How does body armor actually work?
When a handgun bullet strikes body armor, it is caught in a “web” of very strong fibers. These fibers absorb and disperse the impact energy that is transmitted to the bullet proof vest from the bullet, causing the bullet to deform or “mushroom.” Additional energy is absorbed by each successive layer of material in bullet proof vests, until such time as the bullet has been stopped.
Because the fibers work together both in the individual layer and with other layers of material in the vest, a large area of the body armor becomes involved in preventing the bullet from penetrating. This also helps in dissipating the forces which can cause nonpenetrating injuries (what is commonly referred to as “blunt trauma”) to internal organs. Unfortunately, at this time no material exists that would allow body armor to be constructed from a single ply of material.
Currently, today’s modern generation of concealable bullet proof vests can provide protection in a variety of levels designed to defeat most common low- and medium-energy handgun rounds. Bullet proof vests designed to defeat rifle fire is of either semirigid or rigid construction, typically incorporating hard materials such as ceramics and metals. Because of its weight and bulkiness, it is impractical for routine use by uniformed patrol officers and is reserved for use in tactical situations where it is worn externally for short periods of time when confronted with higher level threats.
Below you can find a small movie which shows the impact of a bullet. This show has been broadcasted by Discovery Channel Europe.
Materials Used For Making Body Armor
Several body armor material manufacturers have been involved in developing and refining materials used in ballistic armor.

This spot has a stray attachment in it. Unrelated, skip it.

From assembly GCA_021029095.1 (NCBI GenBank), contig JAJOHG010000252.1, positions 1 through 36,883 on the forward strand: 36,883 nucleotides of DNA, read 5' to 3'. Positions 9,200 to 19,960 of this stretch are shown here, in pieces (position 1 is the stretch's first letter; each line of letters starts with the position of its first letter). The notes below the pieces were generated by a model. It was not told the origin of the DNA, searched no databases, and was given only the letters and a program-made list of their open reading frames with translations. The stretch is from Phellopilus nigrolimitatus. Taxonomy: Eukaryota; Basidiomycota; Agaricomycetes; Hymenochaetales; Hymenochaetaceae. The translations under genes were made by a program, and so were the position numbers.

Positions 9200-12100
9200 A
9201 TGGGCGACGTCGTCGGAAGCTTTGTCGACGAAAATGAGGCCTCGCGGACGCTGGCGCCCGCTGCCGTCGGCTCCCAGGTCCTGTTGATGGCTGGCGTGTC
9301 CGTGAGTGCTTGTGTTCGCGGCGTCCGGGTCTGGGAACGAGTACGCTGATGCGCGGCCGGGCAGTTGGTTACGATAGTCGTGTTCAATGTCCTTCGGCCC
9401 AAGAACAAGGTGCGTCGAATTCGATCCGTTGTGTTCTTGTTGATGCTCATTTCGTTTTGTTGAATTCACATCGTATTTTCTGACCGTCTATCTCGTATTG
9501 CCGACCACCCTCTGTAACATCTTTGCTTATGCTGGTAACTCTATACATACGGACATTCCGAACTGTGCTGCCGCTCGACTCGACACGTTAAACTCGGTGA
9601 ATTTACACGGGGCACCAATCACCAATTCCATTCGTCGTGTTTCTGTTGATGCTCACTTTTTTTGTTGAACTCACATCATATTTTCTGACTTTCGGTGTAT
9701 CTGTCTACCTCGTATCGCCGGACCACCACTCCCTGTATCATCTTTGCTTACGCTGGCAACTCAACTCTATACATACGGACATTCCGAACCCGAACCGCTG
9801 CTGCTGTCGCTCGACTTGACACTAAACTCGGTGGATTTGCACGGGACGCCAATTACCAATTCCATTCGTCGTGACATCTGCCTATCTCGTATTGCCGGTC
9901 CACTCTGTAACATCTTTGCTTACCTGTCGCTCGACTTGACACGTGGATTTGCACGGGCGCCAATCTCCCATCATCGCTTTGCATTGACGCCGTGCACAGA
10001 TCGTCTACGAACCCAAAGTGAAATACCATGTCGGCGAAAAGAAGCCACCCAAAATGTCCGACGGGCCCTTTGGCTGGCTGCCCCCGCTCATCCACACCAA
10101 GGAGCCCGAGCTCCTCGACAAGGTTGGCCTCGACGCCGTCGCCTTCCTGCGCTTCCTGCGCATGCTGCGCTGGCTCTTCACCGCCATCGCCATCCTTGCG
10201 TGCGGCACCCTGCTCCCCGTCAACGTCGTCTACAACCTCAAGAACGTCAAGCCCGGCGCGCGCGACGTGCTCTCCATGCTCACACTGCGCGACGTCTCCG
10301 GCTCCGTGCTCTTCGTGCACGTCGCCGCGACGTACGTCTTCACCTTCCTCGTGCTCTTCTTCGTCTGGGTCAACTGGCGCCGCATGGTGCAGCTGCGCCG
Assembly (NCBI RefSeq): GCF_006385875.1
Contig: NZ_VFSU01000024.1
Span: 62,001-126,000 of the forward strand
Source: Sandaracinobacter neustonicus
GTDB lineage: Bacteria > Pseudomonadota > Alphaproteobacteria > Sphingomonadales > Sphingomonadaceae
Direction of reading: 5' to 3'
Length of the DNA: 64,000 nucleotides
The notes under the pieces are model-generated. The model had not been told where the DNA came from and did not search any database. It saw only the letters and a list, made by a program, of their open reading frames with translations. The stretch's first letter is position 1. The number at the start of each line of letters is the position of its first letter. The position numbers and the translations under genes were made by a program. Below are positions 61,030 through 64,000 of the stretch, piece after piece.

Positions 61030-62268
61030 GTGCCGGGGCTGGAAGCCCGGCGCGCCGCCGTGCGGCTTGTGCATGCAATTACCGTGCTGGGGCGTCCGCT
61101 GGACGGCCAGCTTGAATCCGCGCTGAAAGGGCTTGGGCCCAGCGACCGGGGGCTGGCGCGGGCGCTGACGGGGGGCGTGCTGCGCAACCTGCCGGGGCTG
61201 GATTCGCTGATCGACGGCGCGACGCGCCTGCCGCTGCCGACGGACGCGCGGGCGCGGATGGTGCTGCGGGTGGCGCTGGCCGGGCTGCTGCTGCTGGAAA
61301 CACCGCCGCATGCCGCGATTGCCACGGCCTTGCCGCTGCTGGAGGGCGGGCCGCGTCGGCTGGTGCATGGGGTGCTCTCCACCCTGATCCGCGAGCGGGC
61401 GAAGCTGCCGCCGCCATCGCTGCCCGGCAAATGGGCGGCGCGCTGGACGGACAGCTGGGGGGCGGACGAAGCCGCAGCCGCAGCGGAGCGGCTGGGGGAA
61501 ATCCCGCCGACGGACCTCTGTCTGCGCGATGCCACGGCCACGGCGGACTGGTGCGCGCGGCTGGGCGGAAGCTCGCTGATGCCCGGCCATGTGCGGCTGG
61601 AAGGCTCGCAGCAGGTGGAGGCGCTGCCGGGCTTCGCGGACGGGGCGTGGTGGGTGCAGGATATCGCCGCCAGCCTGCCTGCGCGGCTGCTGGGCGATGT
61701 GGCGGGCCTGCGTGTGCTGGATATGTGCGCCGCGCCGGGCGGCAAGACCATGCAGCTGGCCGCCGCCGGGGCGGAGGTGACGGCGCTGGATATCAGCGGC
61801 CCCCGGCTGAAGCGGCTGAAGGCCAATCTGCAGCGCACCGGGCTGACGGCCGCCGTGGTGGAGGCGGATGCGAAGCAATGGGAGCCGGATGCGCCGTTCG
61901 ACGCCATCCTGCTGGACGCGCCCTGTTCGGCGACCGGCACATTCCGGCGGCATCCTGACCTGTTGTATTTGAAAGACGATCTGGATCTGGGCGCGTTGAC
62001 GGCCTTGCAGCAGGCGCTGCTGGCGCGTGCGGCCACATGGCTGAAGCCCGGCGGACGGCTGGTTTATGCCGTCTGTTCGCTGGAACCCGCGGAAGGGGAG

Kevlar DuPont’s been protecting law enforcement with their products for over 25 years, using its Kevlar brand fiber – initially created in 1965. It was the first material of its kind to be used in today’s generation of concealable bulletproof vests.
What Is Kevlar?
It’s an artificial organic fiber with various properties that allow for high strength in low weight, high cut resistance and high chemical resistance. It’s flame resistant, won’t liquefy or soften and it’s not affected when water-logged.
Kevlar’s existence in the market is the brainwork of Stephanie Kwolek. After the initial creation, and in 1971, it was brought onto the market. DuPont developed Kevlar 29 during the early 1970s, and it was regarded as being the first generation of bullet-resistant fibers. This fiber helped with the creation of bendable, concealable bulletproof vests.
Kevlar 129 is the second generation, brought onto the market in 1988 and offered even higher ballistic protection against things like 9mm FMJ. Kevlar Correctional, in 1995, provided correctional officers and law enforcement protection with its puncture resistant technology.
Kevlar XP is a new development that gives a nearly 15% decrease in back face deformation. The Soft Body Armor technology allows producers to create more comfortable vest designs with a 10% decrease in weight.